Most Common Resume Errors

I review a LOT of resumes because we offer a free resume review as part of our service. Yes, sometimes I see some really good resumes. When that happens, I say so. Of course, just as any chef will tweak another chef’s recipes, resume writers can always tweak a good resume to make it a little bit better. However, a good resume can stand on its own without tweaking and I always let a client know if I think they should go with what they have.

That said, I also see a lot of bad resumes and I’ve noticed over the years they have similar errors. The following areas are the most common errors I see in resumes sent to us for review.

Too long. It’s hard to decide what to keep and what to leave out in a resume, especially when you are emotionally attached to the information. Let’s face it, a resume is your life’s history and you get attached to this stuff. That spelling bee win in the ninth grade was big potatoes to you! Unfortunately, it means nothing to an employer. Employers want to see only information that pertains to the position they are trying to fill. Whittling your resume down to the pertinent information can be painful and is best left to the professionals (us).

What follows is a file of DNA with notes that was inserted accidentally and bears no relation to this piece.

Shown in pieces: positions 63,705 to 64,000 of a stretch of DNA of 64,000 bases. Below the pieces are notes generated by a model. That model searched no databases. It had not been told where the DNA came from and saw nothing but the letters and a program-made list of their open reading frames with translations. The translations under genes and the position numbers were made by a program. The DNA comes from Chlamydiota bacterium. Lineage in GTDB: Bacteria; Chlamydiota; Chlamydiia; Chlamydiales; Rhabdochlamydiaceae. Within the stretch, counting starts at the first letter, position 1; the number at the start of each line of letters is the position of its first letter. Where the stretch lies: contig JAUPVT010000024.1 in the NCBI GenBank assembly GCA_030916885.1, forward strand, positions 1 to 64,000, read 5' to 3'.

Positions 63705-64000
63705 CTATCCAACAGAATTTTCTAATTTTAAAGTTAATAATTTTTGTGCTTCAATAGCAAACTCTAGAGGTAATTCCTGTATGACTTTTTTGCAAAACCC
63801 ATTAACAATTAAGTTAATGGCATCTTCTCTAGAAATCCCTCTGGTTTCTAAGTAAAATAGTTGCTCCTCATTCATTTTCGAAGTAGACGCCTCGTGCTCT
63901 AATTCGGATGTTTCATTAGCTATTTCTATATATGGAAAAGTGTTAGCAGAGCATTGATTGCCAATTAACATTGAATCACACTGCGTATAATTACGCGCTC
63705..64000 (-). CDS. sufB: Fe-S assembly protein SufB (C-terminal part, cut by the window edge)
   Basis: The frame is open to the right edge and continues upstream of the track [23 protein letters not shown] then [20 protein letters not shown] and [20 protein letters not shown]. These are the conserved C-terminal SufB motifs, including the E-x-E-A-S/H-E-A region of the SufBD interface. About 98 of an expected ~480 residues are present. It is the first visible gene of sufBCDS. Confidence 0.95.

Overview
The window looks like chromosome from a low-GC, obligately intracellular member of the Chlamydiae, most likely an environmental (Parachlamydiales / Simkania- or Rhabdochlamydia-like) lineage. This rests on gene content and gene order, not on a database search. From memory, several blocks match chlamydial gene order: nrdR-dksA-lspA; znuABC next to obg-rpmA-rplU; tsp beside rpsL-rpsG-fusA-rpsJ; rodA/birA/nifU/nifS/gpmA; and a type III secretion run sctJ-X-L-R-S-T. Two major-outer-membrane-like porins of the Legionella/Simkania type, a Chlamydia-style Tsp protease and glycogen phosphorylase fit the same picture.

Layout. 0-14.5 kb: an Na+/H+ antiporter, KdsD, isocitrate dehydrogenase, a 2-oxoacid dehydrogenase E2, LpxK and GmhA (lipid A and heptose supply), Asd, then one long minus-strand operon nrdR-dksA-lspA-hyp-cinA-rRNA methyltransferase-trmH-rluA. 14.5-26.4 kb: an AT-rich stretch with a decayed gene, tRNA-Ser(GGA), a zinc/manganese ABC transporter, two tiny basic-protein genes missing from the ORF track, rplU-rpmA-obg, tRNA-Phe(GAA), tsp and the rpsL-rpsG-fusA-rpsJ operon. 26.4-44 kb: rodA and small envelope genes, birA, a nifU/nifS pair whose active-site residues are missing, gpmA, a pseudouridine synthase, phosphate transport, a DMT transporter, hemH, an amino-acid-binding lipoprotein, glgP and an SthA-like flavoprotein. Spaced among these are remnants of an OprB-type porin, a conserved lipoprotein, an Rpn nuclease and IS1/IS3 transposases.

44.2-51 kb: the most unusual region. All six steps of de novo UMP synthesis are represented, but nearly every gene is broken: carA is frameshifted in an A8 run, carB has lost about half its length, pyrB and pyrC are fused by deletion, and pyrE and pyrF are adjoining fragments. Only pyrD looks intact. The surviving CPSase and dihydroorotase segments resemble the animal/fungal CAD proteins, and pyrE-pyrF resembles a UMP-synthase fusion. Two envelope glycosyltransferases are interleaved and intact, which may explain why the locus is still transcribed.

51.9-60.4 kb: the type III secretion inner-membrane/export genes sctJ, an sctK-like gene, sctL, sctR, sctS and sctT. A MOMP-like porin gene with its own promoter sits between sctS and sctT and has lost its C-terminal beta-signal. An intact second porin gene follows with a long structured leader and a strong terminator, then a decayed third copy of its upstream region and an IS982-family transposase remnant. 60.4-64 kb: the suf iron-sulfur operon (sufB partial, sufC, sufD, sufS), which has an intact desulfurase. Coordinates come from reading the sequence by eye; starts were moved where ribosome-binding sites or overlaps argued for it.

Too short. At the other end of the spectrum, some clients just get the bare minimum down – job description, employment history, education. Not enough information is as bad, or worse, than too much information. If your resume reads like a job description, your resume will read like every other candidate’s resume who is aiming at the same job. You have to get in what makes you different, what makes you valuable, and how you can get results for the company.

Task-based. The job description writing I mentioned above usually is information that is task-based. It tells what you did or what you were “responsible for” (I’ll get to that in a minute.) in your job. Some of that is okay and is necessary but if you never say what you accomplished in the execution of those tasks, you have wasted your time.

“Responsible for”. Many spouses are responsible for cleaning the basement, loading the dishwasher, and paying the bills, but that doesn’t mean they do these tasks. Just because you are “responsible for” something doesn’t mean much. How did you execute that responsibility? Anywhere you find the phrases “responsible for” or “duties included” rewrite the sentence and leave those words out. You have just moved from the passive voice to the active voice and given the resume a boost in effectiveness.

Inaccurate contact information. I don’t know how many times I’ve attempted to call someone using the telephone number on the resume only to find it has been disconnected or is no longer in use. Ditto for email addresses. An employer won’t hunt you down so make sure all your contact information is correct and current.

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